CALIFORNIA | LOCAL
September 9, 2009 | Molly Hennessy-Fiske
A bone fragment recovered from the backyard of a home next door to suspected kidnappers Phillip and Nancy Garrido appears to be from a human, the Contra Costa County Sheriff's Department said Tuesday. Sheriff's spokesman Jimmy Lee said an independent expert determined that the bone is "probably human," and investigators are sending it to the state DNA lab for further testing. Officials are hoping the state "can develop a DNA profile on the fragment," Lee wrote in an e-mail statement Tuesday afternoon.
ENTERTAINMENT
September 25, 2011 | By Susan Carpenter, Los Angeles Times
Daughter of Smoke and Bone A Novel Laini Taylor Little, Brown Books for Young Readers: 418 pp., $18.99, ages 15 and up It isn't only an indisputable truth that opposites attract. In young-adult fiction, it's almost de rigueur. So it is with the kickoff to a new series from National Book Award finalist Laini Taylor, in which the most contrarian characters imaginable - an angel and a devil - fall in love. It's to Taylor's great credit that evil incarnate and its love match in "Daughter of Smoke and Bone" are such imaginative interpretations and that the worlds in which this romance unfolds are likewise so unique: Telling a tale this apocryphal requires serious outside-the-box plot work to pull off. Taylor manages her self-imposed challenge with aplomb.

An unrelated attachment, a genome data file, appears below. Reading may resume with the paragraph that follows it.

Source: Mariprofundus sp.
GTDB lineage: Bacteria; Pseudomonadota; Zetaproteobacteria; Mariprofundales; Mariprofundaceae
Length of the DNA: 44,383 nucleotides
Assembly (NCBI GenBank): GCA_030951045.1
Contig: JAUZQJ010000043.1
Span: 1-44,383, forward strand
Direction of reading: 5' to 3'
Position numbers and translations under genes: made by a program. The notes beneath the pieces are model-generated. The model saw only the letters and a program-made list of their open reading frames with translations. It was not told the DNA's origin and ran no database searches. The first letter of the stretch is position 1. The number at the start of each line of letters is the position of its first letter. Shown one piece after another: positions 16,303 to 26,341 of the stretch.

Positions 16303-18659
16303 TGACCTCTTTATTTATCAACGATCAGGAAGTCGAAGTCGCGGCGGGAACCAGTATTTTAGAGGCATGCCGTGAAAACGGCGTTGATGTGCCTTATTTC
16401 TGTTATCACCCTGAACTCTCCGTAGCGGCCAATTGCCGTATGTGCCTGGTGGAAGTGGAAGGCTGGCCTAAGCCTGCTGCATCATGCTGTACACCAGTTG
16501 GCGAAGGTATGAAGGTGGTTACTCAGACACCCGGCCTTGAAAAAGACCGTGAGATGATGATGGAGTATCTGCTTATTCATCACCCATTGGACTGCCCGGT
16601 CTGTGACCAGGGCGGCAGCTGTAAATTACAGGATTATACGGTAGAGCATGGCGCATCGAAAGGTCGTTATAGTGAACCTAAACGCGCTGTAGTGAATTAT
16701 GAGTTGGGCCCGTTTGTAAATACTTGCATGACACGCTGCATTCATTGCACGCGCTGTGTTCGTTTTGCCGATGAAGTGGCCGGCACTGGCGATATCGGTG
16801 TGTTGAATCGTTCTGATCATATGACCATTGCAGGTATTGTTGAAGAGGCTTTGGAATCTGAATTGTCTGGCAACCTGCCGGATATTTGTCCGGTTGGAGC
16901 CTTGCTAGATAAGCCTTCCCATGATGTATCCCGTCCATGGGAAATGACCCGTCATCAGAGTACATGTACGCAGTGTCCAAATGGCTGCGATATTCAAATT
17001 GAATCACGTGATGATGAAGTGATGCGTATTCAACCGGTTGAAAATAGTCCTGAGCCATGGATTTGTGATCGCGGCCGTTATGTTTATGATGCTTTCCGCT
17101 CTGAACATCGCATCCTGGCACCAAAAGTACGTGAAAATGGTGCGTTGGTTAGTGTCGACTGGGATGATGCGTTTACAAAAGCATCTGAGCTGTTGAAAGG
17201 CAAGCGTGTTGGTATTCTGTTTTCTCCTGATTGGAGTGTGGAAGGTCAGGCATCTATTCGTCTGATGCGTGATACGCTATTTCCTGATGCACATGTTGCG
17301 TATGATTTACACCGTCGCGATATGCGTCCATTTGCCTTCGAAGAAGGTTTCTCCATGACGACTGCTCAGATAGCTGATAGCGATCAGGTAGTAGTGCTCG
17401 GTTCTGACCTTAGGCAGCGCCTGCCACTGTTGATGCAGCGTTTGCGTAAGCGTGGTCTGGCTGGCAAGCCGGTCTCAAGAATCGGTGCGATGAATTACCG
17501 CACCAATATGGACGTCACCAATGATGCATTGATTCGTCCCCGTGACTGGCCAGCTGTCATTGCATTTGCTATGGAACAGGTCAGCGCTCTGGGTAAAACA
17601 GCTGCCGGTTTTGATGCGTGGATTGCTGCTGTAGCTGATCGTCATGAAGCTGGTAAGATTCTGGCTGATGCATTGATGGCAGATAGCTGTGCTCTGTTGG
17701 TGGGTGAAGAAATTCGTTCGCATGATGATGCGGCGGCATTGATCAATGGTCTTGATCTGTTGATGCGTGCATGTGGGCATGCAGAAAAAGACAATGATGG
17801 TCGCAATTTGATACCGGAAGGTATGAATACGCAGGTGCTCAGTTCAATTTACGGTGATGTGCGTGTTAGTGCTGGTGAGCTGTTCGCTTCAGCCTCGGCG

CALIFORNIA | LOCAL
March 14, 2014 | By Martha Groves
Seventy feet below Wilshire Boulevard, cater-corner from the Los Angeles County Museum of Art's street-lamp installation, fresh air roaring from giant ventilation pipes dulled the sickly sweet smell of petroleum. Amid the clatter of jackhammers and the whine of a mini-excavator, paleontologist Kim Scott scouted the tarry muck for relics from a long-buried beach. She had plenty of choices. Major construction on the highly anticipated Westside subway extension won't begin until next year, but an exploratory shaft dug at the corner of Ogden Drive to assess soil conditions for future stations and tunnels has burped up a bonanza of prehistoric swag.
ENTERTAINMENT
March 9, 2014 | By Matt Cooper
Customized TV Listings are available here: www.latimes.com/tvtimes Click here to download TV listings for the week of March 9-15, 2014 in PDF format This week's TV Movies   SERIES The Bachelor Juan Pablo makes his choice on the season finale, followed by "The Bachelor: After the Final Rose. " 8 and 10:01 p.m. ABC Bones The forensics drama returns with new episodes; "24's" Freddie Prinze Jr. guest stars. 8 p.m. Fox The Real Housewives of Beverly Hills The docu-soap wraps another season.
Los Angeles Times Articles
|